Big Data, the electro-rock band responsible for the 2013 hit “Dangerous,” will perform at the Ogden Theatre on Wednesday, November 18. The Brooklyn-based five-piece band helmed by producer Alan Wilkis fuses electronic music with live instruments and the spirited vocals of Wilkis and Liz Ryan. Together with the rest of the act's members, they create a unique sound filled with danceable beats, heavy bass lines and catchy choruses.
Big Data released its first studio album, 2.0, in March, and all ten songs allude to technology's grasp on society. The band's latest single, “Business of Emotion,” is about the time Facebook performed an experiment on its own users, manipulating newsfeeds with positive or negative information to see if it had an effect on the user's mood. “Snowed In” is an homage to Edward Snowden, the National Security Agency's public enemy number one after he leaked thousands of revealing documents to the public.
Wilkis doesn't disapprove of technology — it's what drives his music and his brand — but he wants people to be aware of the privacy risks involved when they sign up for something like Facebook. “Through all the benefits that come with technology, there's always going to be a tradeoff,” he explains.
He began experimenting with electronic music out of necessity. At age five, he started playing the piano and he picked up the guitar when he was twelve. But after years as a guitarist in multiple rock bands, he developed nerve problems in his picking hand. That's when he started learning how to mix and engineer music with computers, establishing himself by remixing popular songs like "The Shining Path" by RJD2, and creating new music for vocals from other songs. Then he started composing his own instrumentals from scratch, inviting vocalists like White Sea and Rivers Cuomo to sing over them. On the road, Wilkis sings the male vocalist parts and Ryan sings the female vocals.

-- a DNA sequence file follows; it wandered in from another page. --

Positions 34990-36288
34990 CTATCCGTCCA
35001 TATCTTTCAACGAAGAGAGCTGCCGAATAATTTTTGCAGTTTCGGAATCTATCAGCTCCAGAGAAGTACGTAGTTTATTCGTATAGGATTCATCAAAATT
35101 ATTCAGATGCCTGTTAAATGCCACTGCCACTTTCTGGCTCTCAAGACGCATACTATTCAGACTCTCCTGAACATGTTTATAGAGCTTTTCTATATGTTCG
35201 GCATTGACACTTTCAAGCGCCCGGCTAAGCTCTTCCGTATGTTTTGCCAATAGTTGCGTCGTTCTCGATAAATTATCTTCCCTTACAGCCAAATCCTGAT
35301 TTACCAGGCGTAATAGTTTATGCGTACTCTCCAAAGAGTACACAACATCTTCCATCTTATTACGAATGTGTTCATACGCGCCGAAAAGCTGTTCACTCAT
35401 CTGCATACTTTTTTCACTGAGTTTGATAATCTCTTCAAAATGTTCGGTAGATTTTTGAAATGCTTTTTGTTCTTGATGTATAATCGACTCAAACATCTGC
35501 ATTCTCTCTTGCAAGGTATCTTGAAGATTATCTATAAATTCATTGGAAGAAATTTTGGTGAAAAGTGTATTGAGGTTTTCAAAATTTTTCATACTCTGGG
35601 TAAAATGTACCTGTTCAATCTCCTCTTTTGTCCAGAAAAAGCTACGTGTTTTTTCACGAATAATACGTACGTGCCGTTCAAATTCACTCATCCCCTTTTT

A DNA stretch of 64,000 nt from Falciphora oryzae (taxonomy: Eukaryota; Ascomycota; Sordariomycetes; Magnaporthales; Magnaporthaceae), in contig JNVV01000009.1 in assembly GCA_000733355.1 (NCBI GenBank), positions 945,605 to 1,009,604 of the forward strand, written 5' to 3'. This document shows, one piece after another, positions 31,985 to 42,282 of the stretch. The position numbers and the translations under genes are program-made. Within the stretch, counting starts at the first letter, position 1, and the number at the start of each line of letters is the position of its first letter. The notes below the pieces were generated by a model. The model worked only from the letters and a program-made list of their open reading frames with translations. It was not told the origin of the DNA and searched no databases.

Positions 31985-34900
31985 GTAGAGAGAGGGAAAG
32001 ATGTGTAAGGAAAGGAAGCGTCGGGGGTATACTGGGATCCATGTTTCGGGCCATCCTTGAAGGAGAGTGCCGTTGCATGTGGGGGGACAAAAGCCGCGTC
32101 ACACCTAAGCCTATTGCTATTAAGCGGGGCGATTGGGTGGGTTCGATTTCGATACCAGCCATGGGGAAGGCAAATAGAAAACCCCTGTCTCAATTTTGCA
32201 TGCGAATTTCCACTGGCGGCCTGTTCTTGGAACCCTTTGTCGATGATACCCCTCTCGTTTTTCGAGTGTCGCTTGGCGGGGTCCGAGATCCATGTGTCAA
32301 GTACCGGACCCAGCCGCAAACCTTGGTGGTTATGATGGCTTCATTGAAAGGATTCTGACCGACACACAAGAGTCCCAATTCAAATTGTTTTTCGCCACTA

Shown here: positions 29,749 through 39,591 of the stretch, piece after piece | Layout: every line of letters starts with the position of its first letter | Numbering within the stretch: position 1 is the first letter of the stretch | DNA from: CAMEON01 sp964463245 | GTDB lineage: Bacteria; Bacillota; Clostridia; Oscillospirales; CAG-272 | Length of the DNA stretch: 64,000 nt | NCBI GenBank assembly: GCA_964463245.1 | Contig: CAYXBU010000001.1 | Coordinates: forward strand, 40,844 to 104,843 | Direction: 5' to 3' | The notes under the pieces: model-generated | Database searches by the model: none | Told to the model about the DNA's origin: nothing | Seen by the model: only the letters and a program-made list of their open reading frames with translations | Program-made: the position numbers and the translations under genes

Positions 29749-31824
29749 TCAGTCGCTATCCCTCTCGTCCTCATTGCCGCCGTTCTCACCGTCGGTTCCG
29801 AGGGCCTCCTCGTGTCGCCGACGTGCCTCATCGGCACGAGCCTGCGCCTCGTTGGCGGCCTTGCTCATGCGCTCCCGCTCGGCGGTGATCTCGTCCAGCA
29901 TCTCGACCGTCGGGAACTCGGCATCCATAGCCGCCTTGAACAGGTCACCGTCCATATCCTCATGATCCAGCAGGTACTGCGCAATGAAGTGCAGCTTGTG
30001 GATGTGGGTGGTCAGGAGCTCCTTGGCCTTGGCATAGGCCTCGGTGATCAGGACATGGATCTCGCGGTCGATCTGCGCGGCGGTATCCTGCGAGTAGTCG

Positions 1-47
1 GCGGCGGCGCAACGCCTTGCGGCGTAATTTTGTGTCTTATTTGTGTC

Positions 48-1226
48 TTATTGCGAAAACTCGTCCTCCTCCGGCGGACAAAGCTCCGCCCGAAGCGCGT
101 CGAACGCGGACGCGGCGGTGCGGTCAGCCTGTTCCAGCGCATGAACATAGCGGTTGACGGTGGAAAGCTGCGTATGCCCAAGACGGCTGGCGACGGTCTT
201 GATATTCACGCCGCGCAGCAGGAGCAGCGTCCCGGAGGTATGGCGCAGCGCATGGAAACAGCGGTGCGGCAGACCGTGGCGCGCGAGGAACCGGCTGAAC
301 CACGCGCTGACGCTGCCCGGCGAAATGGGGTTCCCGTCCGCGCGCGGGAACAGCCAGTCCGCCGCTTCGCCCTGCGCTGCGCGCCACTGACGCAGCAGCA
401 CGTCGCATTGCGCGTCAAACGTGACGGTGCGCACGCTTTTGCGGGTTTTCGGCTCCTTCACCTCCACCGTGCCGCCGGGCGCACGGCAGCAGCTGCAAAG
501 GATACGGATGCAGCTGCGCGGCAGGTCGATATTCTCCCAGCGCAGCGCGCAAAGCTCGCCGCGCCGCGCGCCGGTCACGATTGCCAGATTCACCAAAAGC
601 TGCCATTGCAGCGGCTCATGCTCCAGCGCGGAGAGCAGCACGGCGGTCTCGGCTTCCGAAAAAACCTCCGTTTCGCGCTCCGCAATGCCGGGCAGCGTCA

Big Data's big break came in 2013 when “Dangerous” featuring Joywave hit number one on the alternative Billboard charts. “It definitely opened up all the doors to enable us to be where we are,” Wilkis says. “It's the reason I was able to quit my job and start a band and start touring.”
Wilkis is as much a performer as he is a producer. Don't expect to see him on stage nodding his head over a mixing table; he sings, dances, and drops beats throughout the show. “DJ shows are boring,” he says. “Somebody gets up there and plays music and you watch crazy videos. That's not much of a show to me. When I go to a show, I want to see people playing stuff.”
Big Data's techno-heavy sound translates well to the stage. The live vocals, guitars and drums complement Wilkis' digital ensembles for a sound that's fresh, addicting and unpredictable. Leave it to Wilkis to mix the sound of a 56k modem trying to connect to the Internet into a song, as he does in “Big Dater.”
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Today Wilkis makes a living mixing and engineering sounds on a computer, but playing live instruments is just as important to him. “I always wanted it to be much more of a band, a rock band with electronic elements,” he says of Big Data. “I want a challenge and I want to be engaged musically.”
In fact, according to the Big Data website, “Big Data is a paranoid electronic music project from the Internet, formed out of a general distrust for technology and The Cloud (despite a growing dependence on them). Big Data aims to explore the relationship between man and machine, and how the Internet has reshaped the human experience.”
Big Data is on the road with the Remix Artist Collective, or RAC, as part of the Going Our Own Way tour. At the beginning of the tour, the two bands covered each other's songs and released a joint EP called "Fair Trade," with RAC offerings its own version of "Dangerous" and Big Data putting its spin on "Let Go."